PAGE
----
Do you recall the last diversity training you attended? If it was a good one, maybe you do because you gained some strategies that helped you do your work more effectively, but chances are you were left still needing more long-term support.
Over the past two decades some organizations have come a long way in terms of addressing equity. Many of us have seen the notion of diversity training evolve from a one-time workshop into deeper and more meaningful work that really gets to the heart of creating more inclusive organizations that seek to better serve the needs of the diverse youth we serve. However, there is still more work to do, and most organizations lack the resources needed to have the perceived luxury of doing the work it takes to be more equitable and inclusive.
Doing this work effectively and thoughtfully means doing it on all levels. It means addressing the people, practices and policies of the organization. In our work supporting organizations, I have noticed that of these three, people are often comfortable and eager to implement new practices. This may mean utilizing new curriculum or strategies for doing the work on the ground. Even at the level of changing and instituting new policies in an organization, people tend to be open, though sometimes apprehensive, but open nonetheless.
The part of the work that is often ignored, avoided or not given priority is the people part. Although I have seen organizations implement some institutional supports to help its staff do the personal work, ultimately it takes an individual commitment to make it happen.
How to do the personal work
There are many factors that contribute to this critical part of the work being underdeveloped. For starters, holding up the mirror can be pretty difficult and uncomfortable. When we embark on a journey of examining our beliefs and behaviors, the process can be both empowering and daunting. Additionally, becoming committed to grow on a personal level in order to contribute to addressing equity in our organizations, let alone society, means signing up for a lifetime membership in this work.
I find that one of the components that is often lacking for individuals to do this work is a clear road map of how to do this work. Unconscious bias and microaggression trainings can impart knowledge, information and even some skills. But lasting change and personal transformation takes time and requires the implementations of new daily habits and a long-term plan.
A large portion of the personal work needed to fully step into your role as an equity champion in your organizations is developing a great deal of self-awareness. These are some examples that can help in mapping out a long-term plan for individual work.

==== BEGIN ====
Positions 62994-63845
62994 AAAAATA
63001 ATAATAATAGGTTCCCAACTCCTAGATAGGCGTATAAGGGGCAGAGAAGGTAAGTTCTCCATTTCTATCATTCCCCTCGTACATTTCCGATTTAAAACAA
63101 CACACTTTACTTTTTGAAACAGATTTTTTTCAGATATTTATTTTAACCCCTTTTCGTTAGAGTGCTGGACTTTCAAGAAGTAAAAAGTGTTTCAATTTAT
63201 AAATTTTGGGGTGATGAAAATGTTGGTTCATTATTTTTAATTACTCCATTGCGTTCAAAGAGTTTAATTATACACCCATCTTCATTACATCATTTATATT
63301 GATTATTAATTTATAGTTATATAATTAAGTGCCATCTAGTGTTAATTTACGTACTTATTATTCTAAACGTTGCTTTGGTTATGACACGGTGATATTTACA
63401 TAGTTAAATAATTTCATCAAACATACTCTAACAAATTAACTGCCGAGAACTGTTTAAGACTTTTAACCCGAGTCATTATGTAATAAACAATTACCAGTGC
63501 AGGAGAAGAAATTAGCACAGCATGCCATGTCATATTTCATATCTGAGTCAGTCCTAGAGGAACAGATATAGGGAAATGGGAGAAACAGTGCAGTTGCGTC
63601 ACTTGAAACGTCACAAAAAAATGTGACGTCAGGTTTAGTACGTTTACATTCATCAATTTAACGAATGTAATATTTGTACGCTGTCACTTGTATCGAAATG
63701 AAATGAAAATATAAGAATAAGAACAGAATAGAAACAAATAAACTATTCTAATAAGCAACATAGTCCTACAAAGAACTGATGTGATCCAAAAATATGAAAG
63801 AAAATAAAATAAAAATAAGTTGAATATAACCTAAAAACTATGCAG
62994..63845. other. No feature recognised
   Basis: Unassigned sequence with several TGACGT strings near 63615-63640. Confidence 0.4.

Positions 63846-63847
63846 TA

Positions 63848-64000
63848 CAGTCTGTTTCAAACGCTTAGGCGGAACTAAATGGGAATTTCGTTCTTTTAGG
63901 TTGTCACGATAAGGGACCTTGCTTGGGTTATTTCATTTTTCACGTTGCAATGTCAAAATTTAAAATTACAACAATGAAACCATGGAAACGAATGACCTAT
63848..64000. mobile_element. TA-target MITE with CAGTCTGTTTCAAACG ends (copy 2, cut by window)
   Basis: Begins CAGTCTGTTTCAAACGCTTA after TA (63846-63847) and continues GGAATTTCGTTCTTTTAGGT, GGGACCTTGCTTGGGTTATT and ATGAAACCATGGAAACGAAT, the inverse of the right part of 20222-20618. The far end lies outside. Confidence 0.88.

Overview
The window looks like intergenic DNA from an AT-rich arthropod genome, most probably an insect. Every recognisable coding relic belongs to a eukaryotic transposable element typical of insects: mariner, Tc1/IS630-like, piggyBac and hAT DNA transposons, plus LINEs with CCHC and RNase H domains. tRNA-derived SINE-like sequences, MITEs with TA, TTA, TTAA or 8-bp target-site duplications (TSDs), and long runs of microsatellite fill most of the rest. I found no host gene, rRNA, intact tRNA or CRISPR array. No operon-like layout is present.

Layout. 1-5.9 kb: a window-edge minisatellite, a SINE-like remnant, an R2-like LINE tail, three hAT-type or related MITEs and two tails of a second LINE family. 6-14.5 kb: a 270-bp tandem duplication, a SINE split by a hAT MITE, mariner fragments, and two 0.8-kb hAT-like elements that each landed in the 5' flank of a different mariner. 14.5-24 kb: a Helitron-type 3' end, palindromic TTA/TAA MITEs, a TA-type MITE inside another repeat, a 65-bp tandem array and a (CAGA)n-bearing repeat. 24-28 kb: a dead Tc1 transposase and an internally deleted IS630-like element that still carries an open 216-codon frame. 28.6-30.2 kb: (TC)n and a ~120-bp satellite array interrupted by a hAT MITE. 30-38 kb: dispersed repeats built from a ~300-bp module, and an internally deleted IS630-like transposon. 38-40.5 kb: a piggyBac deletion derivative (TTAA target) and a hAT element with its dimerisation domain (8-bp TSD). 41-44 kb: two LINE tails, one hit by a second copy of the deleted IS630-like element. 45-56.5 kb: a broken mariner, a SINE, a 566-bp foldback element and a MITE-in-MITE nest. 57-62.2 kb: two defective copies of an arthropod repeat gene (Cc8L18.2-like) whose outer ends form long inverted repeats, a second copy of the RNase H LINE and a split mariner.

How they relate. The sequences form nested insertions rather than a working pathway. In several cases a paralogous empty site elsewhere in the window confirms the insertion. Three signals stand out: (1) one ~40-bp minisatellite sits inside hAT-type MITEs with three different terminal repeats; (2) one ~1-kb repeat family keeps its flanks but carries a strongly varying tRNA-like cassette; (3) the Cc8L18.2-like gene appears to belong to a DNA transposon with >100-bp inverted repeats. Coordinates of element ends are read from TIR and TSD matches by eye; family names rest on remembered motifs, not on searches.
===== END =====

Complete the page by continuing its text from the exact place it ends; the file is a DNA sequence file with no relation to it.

- Dedicating time for self reflection: Self-reflection can be a great way to build one’s self-awareness and to assess and gauge our personal growth. One way to become more self-reflective about how we show up in our work can be done by setting aside dedicated time for journaling. Ask ourselves reflective questions about our triggers, emotional reactions and behaviors in the context of doing our part in our organization’s equity efforts.
- Addressing blind spots: This includes uncovering our unconscious biases and becoming more aware of how microaggressions show up in our daily interactions. We can begin by finding an assessment tool to help us gauge areas to work on.
- Developing emotional intelligence: Having a high level of emotional intelligence helps us recognize and understand our emotions and the emotions of others. It also allows us to better manage our emotions and know how we can impact the emotions of others. One way to develop our emotional intelligence is by incorporating stress-reducing activities into our lifestyles. Reducing stress in our lives can help us be more responsive vs. reactive and encourage better management of our emotions.
- Adopt a meditation practice: Many of the practices mentioned here ultimately require us to be present in the moment in order to objectively observe our thoughts, beliefs, emotions and behaviors. There are many types of meditation practices. A mindfulness practice can be especially helpful in staying present in our daily interactions.
Addressing the inequities that young people face and creating environments that not only challenge those inequities, but seek to address them includes taking the steps to do the work on a personal level so that we can better do our work to ultimately serve youth and ensure that they have skills and tools to become thriving adults. It is important that we lead by example and take the time to do our own work so that we can more fully embody the ideals that we hold in our organizations.
Jimena Quiroga Hopkins has been helping youth-serving organizations address equity, diversity and inclusion for over 15 years. She is currently the chief program officer at Development Without Limits, a national education consulting organization.